The Department of Labor (DOL) on May 6, 2002 published a Notice of Proposed Rulemaking in the Federal Register for a revamped labor certification program. The proposed rule would amend the agency’s regulations governing the filing and processing of labor certification applications for permanent employment in the U.S. The new program, called PERM, was proposed with the goal of creating a more streamlined system for certifying that there are no U.S. workers able, willing, and qualified to fill a permanent position that is being offered to a foreign national.
Under current regulations, employers file for a labor certification through the “traditional” method or through “reduction in recruitment” (RIR) filing. PERM was designed to eliminate the traditional labor certification process and create one process for labor certifications that is based primarily on the current procedures for RIR filing. According to the proposed rule, once the application was completed and the recruitment period ended, the employer would have to file an application with the regional DOL office (without including any supporting documentation of the unavailability of U.S. workers). The application would then be entered into a computer system that checks for completeness, and whether there is information, such as a wage offered that is below the prevailing wage for the position, that “flags” the application for additional examination. DOL would select these “flags” that indicate “problematic” applications needing supervised recruitment or audit. In order to test the system, certain applications would be randomly audited. If no “flags” were hit, certification of the attestation could be expected in as little as 21 days.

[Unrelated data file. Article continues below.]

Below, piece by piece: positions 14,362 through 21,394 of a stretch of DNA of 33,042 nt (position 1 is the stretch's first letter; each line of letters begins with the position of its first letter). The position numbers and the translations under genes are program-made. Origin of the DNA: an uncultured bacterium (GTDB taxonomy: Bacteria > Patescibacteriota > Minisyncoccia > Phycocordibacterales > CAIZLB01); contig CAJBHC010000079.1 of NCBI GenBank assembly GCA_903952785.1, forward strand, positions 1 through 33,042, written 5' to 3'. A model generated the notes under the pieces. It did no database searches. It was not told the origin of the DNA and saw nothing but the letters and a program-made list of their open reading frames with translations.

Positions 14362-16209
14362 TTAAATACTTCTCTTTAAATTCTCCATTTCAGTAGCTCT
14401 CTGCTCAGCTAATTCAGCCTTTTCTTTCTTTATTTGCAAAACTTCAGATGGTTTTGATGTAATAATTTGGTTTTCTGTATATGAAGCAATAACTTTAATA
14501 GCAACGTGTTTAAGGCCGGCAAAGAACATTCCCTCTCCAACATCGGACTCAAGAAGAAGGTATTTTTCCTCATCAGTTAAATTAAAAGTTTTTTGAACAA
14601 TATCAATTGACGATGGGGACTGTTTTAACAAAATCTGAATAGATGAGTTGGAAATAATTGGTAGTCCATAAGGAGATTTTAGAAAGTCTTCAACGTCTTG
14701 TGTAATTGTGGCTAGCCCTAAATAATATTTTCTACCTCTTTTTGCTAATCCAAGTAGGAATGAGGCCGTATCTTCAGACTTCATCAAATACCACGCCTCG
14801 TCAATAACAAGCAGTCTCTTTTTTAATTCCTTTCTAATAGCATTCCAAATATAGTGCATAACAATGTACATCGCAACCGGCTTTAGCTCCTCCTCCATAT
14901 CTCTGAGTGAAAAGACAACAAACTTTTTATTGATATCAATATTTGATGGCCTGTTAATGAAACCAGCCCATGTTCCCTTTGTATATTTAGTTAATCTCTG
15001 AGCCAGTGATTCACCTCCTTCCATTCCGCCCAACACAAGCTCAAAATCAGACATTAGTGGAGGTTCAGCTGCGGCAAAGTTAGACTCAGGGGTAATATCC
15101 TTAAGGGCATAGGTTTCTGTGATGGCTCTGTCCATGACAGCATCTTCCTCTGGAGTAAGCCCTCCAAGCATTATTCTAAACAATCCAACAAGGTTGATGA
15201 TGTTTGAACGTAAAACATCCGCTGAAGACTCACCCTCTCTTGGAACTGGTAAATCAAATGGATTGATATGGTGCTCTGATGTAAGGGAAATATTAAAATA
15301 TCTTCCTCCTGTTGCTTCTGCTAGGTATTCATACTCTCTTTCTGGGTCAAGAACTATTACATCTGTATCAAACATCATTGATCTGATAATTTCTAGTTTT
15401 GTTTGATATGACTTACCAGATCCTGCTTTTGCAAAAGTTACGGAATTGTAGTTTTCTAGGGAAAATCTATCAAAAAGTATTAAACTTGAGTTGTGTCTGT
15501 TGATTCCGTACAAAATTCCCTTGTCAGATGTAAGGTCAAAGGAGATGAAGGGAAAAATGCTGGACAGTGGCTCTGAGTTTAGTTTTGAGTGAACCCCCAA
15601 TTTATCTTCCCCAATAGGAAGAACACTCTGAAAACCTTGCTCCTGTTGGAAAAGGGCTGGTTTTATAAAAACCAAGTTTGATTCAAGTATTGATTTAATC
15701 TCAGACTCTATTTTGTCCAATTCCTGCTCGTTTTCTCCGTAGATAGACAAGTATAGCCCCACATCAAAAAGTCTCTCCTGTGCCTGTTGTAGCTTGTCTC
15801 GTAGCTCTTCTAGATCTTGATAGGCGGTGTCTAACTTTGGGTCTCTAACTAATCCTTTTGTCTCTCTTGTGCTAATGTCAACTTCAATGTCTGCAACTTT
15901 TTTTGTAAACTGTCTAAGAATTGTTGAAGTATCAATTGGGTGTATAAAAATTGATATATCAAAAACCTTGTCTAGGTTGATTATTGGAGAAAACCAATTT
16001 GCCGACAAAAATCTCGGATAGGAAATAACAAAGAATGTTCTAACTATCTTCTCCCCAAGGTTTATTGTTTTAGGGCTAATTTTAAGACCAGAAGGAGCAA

Considering the extensive backlogs with the traditional labor certification process and even backlogs in the RIR labor certifications, DOL anticipates that if PERM is implemented, employers will seek to refile labor certifications under PERM. Refiling without the loss of the original filing date would be allowed as long as the new application described an identical job opportunity, and the employer complied with all the requirements for recruitment called for under PERM and withdrew the application pending under either the traditional or RIR application process.
The DOL expects to publish an interim rule implementing a PERM labor certification process in April-July timeframe. The automated system that will process the actual PERM labor certifications may not be ready until October 2003. Thus the publication date will not be the same as the effective date. PERM’s effective date will be the same as the date the DOL’s automated processing system is in effect.
Although PERM makes positive steps towards creating an improved framework to process labor certifications quickly and reduce application backlogs, the proposed regulations also contain provisions which eliminate employers’ ability to obtain labor certifications for occupations that are currently being approved by the DOL.
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